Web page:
Advances in Clinical and Experimental Medicine

Adv Clin Exp Med
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Advances in Clinical and Experimental Medicine

2017, vol. 26, nr 8, November, p. 1231–1236

doi: 10.17219/acem/68627

Publication type: original article

Language: English

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Creative Commons BY-NC-ND 3.0 Open Access

Serum osteopontin and vitronectin levels in systemic sclerosis

Baris Gundogdu1,A,D,F, Servet Yolbas1,B, Musa Yilmaz2,C, Suleyman Aydin2,C, Sulayman Serdar Koca1,A,D,E,F

1 Department of Rheumatology, Faculty of Medicine, Firat University, Elazığ, Turkey

2 Department of Biochemistry, Faculty of Medicine, Firat University, Elazığ, Turkey

Abstract

Background. Osteopontin a matricellular protein has pro-fibrotic effects and binds integrin such as αvβ1 and αvβ3. Vitronectin is one of the integrin αvβ3 ligands and is a multifunctional glycoprotein.
Objectives. The aim of the present study was to evaluate serum osteopontin and vitronectin levels in a cohort of patients with systemic sclerosis (SSc).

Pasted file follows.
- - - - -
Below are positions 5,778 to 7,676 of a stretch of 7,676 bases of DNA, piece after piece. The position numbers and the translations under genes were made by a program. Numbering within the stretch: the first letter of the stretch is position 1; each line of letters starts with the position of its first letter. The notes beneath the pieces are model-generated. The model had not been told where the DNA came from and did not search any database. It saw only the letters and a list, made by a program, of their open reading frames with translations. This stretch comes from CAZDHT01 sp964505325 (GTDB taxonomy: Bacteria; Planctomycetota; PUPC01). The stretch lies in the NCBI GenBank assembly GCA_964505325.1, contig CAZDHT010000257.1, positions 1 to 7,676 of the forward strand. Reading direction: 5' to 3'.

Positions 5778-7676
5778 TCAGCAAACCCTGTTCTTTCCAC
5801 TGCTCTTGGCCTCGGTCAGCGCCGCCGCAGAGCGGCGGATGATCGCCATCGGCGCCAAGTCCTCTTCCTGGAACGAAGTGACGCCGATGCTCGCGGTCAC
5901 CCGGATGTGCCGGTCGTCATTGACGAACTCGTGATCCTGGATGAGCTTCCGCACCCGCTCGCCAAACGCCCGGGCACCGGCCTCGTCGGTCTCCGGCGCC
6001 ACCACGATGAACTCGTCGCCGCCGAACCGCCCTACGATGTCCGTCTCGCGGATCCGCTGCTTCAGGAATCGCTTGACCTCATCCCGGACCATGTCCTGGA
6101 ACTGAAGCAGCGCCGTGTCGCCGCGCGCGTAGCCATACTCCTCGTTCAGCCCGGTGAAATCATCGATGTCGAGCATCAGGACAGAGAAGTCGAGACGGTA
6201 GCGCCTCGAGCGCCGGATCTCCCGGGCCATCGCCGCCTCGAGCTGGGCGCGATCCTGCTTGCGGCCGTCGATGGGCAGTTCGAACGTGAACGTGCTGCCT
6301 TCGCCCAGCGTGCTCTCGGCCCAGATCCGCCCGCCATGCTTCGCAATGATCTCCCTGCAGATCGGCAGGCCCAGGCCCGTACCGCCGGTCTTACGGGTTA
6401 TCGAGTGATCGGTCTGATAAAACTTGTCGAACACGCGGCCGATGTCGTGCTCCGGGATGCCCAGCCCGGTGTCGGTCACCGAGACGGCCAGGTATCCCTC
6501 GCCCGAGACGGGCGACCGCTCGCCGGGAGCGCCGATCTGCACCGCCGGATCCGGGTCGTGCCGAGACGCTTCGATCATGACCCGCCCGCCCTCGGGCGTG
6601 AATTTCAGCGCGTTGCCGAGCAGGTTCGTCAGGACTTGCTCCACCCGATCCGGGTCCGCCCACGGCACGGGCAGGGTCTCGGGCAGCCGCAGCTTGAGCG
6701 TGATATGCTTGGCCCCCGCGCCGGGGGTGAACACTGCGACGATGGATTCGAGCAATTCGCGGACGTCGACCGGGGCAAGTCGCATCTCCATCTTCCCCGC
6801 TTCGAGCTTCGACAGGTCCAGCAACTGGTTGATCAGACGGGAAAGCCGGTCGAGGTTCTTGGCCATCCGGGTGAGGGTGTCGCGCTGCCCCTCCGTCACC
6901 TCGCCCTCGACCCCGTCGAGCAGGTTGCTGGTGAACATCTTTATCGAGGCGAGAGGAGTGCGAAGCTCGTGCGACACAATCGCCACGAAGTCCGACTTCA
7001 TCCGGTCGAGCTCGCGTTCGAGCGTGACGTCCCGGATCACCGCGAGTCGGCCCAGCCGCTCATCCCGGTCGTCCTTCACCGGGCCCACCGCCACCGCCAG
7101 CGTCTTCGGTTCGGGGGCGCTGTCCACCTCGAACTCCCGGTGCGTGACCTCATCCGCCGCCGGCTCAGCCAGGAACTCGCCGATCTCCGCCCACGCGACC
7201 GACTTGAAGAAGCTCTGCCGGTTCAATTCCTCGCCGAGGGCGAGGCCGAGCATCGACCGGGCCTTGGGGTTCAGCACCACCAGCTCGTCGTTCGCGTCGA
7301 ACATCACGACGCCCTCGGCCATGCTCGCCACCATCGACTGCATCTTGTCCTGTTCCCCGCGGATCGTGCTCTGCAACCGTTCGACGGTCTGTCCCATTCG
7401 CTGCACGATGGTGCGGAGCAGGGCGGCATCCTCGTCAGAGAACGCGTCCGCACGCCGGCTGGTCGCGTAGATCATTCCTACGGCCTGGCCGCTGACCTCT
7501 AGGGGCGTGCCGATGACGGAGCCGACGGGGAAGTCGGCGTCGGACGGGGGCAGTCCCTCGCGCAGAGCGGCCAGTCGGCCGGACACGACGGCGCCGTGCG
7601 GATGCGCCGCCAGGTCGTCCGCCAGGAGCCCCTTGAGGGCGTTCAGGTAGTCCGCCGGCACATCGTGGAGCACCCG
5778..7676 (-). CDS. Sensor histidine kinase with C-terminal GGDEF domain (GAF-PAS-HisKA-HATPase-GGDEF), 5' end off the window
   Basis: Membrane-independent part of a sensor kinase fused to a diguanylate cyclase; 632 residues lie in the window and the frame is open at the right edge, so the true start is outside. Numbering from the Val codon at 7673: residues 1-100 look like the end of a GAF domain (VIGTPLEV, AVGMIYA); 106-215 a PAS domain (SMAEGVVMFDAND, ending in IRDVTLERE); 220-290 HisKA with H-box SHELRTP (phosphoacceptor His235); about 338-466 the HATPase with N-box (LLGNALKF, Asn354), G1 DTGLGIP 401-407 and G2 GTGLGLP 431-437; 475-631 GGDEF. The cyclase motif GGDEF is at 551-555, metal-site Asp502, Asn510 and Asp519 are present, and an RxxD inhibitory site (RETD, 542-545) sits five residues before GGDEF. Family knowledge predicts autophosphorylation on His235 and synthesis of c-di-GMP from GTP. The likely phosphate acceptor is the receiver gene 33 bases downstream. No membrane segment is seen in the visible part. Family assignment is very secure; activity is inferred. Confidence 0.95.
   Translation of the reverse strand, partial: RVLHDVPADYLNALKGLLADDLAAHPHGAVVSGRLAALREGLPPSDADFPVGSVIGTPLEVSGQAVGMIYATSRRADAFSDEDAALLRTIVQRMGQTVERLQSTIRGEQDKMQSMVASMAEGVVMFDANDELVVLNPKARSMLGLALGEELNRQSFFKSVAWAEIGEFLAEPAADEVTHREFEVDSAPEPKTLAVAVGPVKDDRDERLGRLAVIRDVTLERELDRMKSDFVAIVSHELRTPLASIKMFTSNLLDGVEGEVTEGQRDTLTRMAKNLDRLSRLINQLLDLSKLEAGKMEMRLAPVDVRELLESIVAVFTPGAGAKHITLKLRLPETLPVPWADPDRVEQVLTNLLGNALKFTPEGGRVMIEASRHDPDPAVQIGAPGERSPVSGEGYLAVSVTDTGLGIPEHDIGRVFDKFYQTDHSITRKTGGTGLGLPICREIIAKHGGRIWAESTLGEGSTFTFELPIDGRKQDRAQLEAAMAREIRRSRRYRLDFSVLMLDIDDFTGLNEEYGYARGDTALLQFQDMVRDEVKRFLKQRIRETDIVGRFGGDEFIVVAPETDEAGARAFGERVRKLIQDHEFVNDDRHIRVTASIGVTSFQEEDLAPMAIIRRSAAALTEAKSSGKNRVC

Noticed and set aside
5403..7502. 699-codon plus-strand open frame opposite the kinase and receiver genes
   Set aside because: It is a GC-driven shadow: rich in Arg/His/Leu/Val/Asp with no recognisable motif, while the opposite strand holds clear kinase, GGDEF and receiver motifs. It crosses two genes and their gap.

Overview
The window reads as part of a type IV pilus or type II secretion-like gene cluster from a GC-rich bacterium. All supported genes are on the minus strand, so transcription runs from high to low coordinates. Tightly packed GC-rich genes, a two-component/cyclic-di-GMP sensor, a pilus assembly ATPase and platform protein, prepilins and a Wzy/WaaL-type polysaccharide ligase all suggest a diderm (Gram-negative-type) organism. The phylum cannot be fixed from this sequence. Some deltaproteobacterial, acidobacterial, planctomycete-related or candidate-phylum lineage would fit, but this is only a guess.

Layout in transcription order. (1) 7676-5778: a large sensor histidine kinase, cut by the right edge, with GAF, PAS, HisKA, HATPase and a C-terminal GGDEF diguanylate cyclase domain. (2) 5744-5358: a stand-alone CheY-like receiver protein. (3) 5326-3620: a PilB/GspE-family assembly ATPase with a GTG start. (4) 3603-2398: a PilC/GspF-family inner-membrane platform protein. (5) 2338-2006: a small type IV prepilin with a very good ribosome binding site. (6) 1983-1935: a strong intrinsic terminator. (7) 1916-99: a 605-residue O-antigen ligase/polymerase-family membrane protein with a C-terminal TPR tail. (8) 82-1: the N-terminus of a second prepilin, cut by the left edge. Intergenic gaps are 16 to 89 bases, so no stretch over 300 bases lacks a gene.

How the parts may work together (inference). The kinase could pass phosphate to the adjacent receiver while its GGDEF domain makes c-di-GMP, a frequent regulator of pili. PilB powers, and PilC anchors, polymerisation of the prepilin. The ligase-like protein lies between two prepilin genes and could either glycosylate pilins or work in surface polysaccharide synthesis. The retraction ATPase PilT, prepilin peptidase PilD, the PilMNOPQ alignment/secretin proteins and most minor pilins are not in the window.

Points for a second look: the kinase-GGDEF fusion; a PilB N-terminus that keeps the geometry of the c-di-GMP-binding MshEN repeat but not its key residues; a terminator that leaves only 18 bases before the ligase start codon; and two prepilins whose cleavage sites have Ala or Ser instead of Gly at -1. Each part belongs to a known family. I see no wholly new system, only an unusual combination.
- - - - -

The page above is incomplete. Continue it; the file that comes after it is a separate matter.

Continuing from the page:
Material and Methods. Eighty-six patients with SSc, 46 patients with systemic lupus erythematosus (SLE), and 38 healthy controls (HC) were enrolled in the study. Serum osteopontin, vitronectin, IL-6, and TGF-β levels were analyzed.
Results. Serum osteopontin levels were higher in the SSc and SLE groups compared to the HC group (p < 0.01 and p < 0.001, respectively). However, it was not correlated with disease activity and severity scores in the SSc group. On the other hand, serum vitronectin levels were lower in the SSc group than in the SLE and HC groups (p < 0.001 for both).
Conclusion. These results may suggest that osteopontin levels may be increased due to the inflammatory process and osteopontin has not a specific role on fibrosis in SSc. On the other hand, serum vitronectin levels decrease in SSc in contrast to SLE. It may be concluded that the one cause of decreased serum vitronectin levels in SSc may be its accumulation in fibrotic area.

Key words

systemic sclerosis, osteopontin, vitronectin

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